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Amazon offers Prime Day shoppers $10 to track their web data

Amazon Alexa holding your data?
  • Amazon is offering a $10 credit for consumers who sign up for its Amazon Assistant shopping tool. 
  • The service has a catch: Consumers agree to allow Amazon to track the websites they visit. 
  • It's another example of how free services are used by tech giants to gather data about consumer behavior.

Amazon has an offer for customers who sign up for its Amazon Assistant shopping tool: Install the service, and we'll give you $10 -- for the right to your browsing data. 

The Amazon Assistant is a comparison-shopping tool that sits on your browser, alerting consumers to deals at the site or telling them if Amazon has a better price than a competing retailer. But to provide that information, Amazon said it "processes your personal information" such as information on websites that you visit. 

The issue may raise concerns with consumers who are wary of sharing their data, especially at a time when tech giants such as Google and Facebook are earning billions by slicing and dicing the personal information of its customers. Sometimes those services have accessed data in ways that have surprised -- and dismayed -- consumers, such as the revelations that human contractors listen to recordings made by Google and Amazon's voice assistants.

For many consumers, the tradeoff might be worth giving up some data to Amazon, of course. But it comes as some lawmakers are proposing that tech giants either pay consumers for the value of their data or publicly report the value of the information they've collected.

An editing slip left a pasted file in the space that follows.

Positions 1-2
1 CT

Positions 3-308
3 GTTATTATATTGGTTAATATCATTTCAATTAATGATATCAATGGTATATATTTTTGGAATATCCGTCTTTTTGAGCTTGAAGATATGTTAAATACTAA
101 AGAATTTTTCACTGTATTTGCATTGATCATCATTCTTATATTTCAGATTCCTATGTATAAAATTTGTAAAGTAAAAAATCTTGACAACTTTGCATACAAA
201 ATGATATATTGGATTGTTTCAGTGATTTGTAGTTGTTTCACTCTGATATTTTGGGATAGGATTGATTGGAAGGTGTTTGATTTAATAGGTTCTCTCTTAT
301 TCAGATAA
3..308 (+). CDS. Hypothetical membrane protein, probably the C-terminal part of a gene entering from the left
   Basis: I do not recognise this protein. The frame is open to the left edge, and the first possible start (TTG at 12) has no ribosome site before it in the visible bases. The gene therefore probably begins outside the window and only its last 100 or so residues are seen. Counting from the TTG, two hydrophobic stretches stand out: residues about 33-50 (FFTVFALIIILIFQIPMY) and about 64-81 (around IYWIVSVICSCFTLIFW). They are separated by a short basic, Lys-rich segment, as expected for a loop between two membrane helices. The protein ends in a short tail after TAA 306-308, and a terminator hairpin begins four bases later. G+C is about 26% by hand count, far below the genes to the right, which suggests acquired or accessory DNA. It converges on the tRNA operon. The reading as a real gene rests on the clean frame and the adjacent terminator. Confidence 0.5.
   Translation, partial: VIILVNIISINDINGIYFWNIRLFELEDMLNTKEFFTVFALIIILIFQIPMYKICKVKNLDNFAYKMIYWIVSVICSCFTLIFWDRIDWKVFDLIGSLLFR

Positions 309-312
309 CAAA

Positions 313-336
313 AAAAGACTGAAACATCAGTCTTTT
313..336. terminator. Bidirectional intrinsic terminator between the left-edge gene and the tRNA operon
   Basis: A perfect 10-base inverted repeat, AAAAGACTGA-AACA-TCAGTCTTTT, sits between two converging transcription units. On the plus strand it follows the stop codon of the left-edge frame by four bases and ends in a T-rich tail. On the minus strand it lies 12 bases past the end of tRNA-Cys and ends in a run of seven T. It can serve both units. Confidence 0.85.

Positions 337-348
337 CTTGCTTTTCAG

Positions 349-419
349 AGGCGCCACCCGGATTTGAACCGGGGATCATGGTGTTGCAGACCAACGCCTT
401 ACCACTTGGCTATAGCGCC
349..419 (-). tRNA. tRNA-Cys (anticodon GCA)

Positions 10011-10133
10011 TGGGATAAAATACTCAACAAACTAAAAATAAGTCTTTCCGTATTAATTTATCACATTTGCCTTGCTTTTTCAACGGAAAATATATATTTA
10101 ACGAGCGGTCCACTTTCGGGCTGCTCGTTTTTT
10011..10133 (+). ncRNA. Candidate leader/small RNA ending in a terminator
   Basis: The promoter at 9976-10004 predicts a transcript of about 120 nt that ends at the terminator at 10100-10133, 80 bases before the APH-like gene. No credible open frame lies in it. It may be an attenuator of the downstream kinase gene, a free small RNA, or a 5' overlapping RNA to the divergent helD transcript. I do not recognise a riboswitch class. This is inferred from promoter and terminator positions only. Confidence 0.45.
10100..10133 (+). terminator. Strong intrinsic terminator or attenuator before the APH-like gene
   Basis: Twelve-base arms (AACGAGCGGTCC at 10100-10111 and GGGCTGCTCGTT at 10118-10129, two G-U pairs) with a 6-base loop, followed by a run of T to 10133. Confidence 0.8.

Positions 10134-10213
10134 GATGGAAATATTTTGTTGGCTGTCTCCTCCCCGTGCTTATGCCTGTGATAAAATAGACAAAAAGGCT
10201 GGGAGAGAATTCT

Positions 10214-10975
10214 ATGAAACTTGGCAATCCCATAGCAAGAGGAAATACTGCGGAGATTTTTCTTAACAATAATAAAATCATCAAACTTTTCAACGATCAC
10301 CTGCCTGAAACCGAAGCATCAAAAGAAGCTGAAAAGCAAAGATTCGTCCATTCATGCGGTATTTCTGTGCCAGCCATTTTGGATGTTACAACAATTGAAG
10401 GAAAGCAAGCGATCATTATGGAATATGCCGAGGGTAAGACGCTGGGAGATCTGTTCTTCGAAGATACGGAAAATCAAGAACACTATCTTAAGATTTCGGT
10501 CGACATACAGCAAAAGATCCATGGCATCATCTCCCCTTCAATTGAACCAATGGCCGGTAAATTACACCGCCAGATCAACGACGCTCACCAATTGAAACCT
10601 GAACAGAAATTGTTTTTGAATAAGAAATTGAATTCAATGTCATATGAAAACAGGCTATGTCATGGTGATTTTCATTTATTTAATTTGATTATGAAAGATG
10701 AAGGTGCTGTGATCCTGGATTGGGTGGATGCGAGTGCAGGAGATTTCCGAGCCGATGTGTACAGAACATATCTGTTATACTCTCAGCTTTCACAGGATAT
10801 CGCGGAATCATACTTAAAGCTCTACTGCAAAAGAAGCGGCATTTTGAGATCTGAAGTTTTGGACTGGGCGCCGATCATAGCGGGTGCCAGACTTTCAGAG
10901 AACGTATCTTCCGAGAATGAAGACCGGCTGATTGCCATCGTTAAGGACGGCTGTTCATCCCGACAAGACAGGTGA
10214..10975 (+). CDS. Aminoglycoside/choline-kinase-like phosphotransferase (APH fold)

The digital rights advocacy group Electronic Frontier Foundation argues that such schemes distract from the bigger issue of data collection by tech giants. Providing a value of, say, $10 for your web browsing data may give a consumer the impression that their data isn't worth all that much, it noted in a Monday blog post about the various proposals.

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"But a specific piece of information can be priceless in a particular context," EFF legislative activist Hayley Tsukayama wrote in the post. "Your location data may cost a company less than a penny to buy, yet cost you your physical safety if it falls into the wrong hands."

Consumers can opt to disable the comparison shopping tool in Amazon Assistant, which limits the data collection, according to the company's privacy policy. 

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